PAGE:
The mass shooting that killed 11 people at a Pittsburgh synagogue over the weekend took place in the city's Squirrel Hill neighborhood, where Fred Rogers lived while making his children's show, "Mister Rogers' Neighborhood."
Rogers grew up in the Pittsburgh suburb of Latrobe, Pennsylvania, and moved to Squirrel Hill when he got married. He enjoyed the community's diversity, says Roberta Schomburg, executive director of the Fred Rogers Center, and learned Hebrew while living there.
"He loved walking down the streets and noticing the trees and the various temples and synagogues and churches that all made him feel at home, the bakeries, the delicatessens," Schomburg tells Here & Now's Jeremy Hobson. "He often commented that he could hear Yiddish and Hebrew and a dozen other languages spoken as he walked down the street."
In response to the shooting, Rogers would want people to be constructive and look out for one another, Schomburg says.
"Fred Rogers said that we have one life to live on this earth," she says, "and we can spend that time encouraging people to demean this life and be hateful, or we can spend that time creating encouragement and spaces where children and others can use this life in very meaningful and creative ways."
On how Squirrel Hill influenced the neighborhood where the show was set
"The Mister Rogers neighborhood I think certainly had some of the philosophy of the Squirrel Hill neighborhood. I think that it was a fantasy neighborhood, the neighborhood of make believe. But I think what came through was the way people cared for one another, which certainly I think was reflected to him through the Squirrel Hill community and probably also the Latrobe community where he grew up."
"I think he would ... say we need to turn to our neighbors. Neighbor in the greatest sense of the [word] — everyone who lives on this planet is a neighbor."Roberta Schomburg, on what Rogers' advice might be after the shooting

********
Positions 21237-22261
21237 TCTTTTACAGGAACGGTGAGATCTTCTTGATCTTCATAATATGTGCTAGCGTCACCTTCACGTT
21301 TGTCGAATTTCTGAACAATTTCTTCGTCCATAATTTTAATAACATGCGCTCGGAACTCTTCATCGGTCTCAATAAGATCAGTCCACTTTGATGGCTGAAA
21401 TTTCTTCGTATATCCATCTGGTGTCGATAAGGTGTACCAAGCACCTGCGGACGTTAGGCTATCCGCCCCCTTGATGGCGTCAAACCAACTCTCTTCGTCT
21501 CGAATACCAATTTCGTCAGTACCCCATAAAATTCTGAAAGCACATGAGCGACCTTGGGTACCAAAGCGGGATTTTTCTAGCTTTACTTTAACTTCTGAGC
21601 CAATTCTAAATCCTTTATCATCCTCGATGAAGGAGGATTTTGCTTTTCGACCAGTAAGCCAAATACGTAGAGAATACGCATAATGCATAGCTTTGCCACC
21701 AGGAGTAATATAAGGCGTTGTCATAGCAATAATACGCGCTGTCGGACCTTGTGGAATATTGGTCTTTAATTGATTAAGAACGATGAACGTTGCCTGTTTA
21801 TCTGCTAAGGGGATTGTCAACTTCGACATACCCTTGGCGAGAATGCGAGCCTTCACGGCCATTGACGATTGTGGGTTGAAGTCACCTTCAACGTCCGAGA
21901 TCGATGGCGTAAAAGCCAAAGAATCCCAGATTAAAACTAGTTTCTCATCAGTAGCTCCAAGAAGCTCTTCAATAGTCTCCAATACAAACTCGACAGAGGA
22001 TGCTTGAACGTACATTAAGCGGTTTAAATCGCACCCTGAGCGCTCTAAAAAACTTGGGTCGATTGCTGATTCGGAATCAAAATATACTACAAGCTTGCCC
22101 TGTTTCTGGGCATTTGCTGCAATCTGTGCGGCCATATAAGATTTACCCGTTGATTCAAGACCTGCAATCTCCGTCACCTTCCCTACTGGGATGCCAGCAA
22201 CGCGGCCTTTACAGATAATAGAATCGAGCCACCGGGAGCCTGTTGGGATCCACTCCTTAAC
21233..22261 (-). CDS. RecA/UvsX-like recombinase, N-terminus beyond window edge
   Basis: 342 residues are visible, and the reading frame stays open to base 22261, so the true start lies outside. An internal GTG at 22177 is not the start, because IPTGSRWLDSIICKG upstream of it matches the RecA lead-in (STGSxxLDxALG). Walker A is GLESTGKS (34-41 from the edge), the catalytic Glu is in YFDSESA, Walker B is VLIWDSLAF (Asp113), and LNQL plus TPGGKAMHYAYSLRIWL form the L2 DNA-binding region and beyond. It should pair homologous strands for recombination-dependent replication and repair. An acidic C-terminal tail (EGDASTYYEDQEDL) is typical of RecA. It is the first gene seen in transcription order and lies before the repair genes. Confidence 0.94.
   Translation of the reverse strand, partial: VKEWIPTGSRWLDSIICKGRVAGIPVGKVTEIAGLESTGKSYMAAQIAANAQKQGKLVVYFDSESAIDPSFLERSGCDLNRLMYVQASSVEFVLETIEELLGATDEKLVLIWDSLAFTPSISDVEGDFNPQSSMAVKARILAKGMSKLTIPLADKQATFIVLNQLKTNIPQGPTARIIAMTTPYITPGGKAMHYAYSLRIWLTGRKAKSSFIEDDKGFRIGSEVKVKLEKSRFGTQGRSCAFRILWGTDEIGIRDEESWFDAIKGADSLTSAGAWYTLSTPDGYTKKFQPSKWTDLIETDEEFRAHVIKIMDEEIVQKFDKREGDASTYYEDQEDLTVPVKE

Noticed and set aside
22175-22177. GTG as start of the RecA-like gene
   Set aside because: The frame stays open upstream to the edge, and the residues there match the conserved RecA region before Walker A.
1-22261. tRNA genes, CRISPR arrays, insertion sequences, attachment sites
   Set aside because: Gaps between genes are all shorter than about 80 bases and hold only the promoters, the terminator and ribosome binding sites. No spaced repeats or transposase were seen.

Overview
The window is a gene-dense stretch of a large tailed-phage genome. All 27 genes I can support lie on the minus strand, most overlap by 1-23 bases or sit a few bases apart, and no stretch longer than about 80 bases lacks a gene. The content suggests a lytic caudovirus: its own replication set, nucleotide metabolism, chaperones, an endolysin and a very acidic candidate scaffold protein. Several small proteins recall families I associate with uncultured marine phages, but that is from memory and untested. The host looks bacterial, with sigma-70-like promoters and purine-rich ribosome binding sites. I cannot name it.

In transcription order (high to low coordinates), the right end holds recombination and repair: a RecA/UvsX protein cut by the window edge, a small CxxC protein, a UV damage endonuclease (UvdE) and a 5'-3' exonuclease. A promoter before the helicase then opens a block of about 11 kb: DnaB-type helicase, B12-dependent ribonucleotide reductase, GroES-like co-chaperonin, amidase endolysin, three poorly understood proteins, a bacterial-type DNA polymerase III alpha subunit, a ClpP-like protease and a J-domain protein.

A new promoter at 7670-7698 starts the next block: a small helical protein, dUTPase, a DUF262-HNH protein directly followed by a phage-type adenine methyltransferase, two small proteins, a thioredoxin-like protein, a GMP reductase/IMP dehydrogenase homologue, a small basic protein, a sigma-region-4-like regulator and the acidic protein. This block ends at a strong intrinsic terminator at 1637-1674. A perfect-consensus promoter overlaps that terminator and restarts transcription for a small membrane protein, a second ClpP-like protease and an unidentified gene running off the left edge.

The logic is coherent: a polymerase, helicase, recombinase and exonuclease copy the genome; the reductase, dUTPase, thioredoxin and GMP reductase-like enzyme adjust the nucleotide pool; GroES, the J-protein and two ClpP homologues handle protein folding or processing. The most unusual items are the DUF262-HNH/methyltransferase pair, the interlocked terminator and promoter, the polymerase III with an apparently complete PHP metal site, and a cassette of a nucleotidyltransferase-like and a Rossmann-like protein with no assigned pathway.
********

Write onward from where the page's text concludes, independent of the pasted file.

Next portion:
On what Rogers taught kids and grown-ups about how to handle difficult emotions
"I think one of the things that he taught us all is that it's alright to have these feelings: to feel sad and to feel angry and to be afraid, and there's nothing wrong with those feelings. But that it does help if we can talk to someone. So for children, the message was that grown-ups are there to listen. And I think the message to grown-ups [was], listening to the children is very important, and letting them tell us what they understand about it and helping them to learn to make sense of what they see.
"One of the things that Fred often said was that his mother always told him in times of crisis to 'look for the helpers.' And I think certainly in the Pittsburgh area what we saw were all the helpers: the emergency response team, the police officers, the firefighters, the ambulances, the doctors, the nurses — everyone has surrounded this community with caring. That's one of the things I think we can help children recognize and identify with, so that they identify with the helpers and not those who cause destruction."
On what kind of advice Rogers might give parents about talking with their kids after the Pittsburgh shooting
"One of the things that probably is helpful is for all of us to find time and space to be together away from media, where we can talk and share our comforting of each other. So I think that's an important thing. But I also think one of the messages that Fred Rogers gave was that we have to figure out how to make goodness attractive. I think that dwelling on the violence, of course, undermines that message. So looking for the helpers helps us see the good that is still around us."
On what Rogers might think of what happened in his neighborhood
"I think he would be horrified by what happened, and he would be concerned about the children, he would be concerned that they may be afraid and they may be angry, and they may see these reactions in the adults. So it's important for us to help children learn that the feelings are normal and manageable, but find ways to talk about it and find ways to express anger and find ways to express sadness in ways that are not harmful to other people.
"I think he would also say we need to turn to our neighbors. Neighbor in the greatest sense of the [word] — everyone who lives on this planet is a neighbor — and reach out and provide support to our neighbors, to people of all backgrounds, of all faiths, of all races, so that we can live together on this earth in very productive ways."
This segment aired on October 30, 2018.